Create your very own WW2 dinner with some recipes from the CookIt bank of historical recipes, you can found out how eating habits were changed greatly by wartime shortages. For many people rationing, synthetic foods, strange food combinations and the restrictions of the daily diet were among the most vivid memories of life in WW2. Why not make a Lord Woolton Pie or bake an eggless cake? The Cookit Menumaker activity allows you to create a huge range of colourful and attractive menus. Why not make a menu for your VE Day celebration?
Should you want to explore the work of women as code breakers during WWII then our resource ‘Women in Computing’ aims to recognise and promote the achievements of women in British Computing within the social context of the time. Children can learn about the important role they played in the eventual victory of WWII.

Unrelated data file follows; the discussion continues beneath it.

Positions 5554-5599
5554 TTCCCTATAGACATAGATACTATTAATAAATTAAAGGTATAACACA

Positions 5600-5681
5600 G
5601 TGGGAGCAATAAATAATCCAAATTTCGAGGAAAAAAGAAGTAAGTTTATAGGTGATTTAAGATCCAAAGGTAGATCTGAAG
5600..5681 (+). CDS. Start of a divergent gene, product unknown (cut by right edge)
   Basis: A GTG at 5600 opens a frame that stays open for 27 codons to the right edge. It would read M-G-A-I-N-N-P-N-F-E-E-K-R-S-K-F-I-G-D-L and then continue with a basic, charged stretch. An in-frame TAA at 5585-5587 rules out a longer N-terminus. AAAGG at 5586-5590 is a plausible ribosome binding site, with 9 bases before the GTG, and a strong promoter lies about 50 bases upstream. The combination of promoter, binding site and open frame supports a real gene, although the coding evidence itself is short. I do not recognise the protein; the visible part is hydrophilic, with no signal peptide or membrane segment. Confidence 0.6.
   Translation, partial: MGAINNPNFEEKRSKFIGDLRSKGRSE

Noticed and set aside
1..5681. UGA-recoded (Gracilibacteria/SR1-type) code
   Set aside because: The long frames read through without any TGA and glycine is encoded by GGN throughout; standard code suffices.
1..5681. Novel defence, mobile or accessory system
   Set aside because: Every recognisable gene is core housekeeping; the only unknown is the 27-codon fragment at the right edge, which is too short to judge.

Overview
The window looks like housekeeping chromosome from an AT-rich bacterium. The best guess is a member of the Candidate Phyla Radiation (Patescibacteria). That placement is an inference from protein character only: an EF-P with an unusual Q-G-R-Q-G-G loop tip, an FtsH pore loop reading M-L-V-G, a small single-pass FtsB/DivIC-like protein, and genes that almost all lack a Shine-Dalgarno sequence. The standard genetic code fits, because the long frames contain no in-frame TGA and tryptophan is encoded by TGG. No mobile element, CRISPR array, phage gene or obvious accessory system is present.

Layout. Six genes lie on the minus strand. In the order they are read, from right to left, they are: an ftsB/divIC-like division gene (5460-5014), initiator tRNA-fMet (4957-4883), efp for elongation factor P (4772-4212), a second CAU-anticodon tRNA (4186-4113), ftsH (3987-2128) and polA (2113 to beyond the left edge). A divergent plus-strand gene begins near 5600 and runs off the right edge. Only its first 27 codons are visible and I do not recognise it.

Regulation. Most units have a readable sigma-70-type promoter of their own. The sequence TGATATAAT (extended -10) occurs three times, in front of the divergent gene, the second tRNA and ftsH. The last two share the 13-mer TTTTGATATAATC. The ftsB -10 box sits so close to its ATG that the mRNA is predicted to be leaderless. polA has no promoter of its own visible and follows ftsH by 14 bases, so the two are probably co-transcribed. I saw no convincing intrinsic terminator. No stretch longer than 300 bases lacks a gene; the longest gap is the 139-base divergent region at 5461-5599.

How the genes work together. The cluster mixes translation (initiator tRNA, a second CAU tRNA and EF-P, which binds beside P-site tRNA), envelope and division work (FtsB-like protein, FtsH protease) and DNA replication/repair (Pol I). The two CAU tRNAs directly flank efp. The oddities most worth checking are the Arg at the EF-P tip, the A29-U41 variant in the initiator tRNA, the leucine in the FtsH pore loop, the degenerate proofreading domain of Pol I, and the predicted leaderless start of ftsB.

To explore the Holocaust and Nazi era in greater depth, you could use the Documenting the Holocaust resource. LGfL has been given unique access to the Wiener Library’s collection (a world-leading and extensive archive on the Holocaust and Nazi-era). This powerful resource is aimed at Key Stages 2-5 PSHE, Citizenship, History and R.E.
The M Room resource from LGfL gives exclusive access to secret World War II listening sites where the British Secret Service bugged high-ranking German Military prisoners. The resource features an interview with one of the original secret listeners and extensive primary-source material from the Ministry of Defence, relatives of those involved, and The National Archives.
Further resources not hosted on LGfL which are free to access can be found below: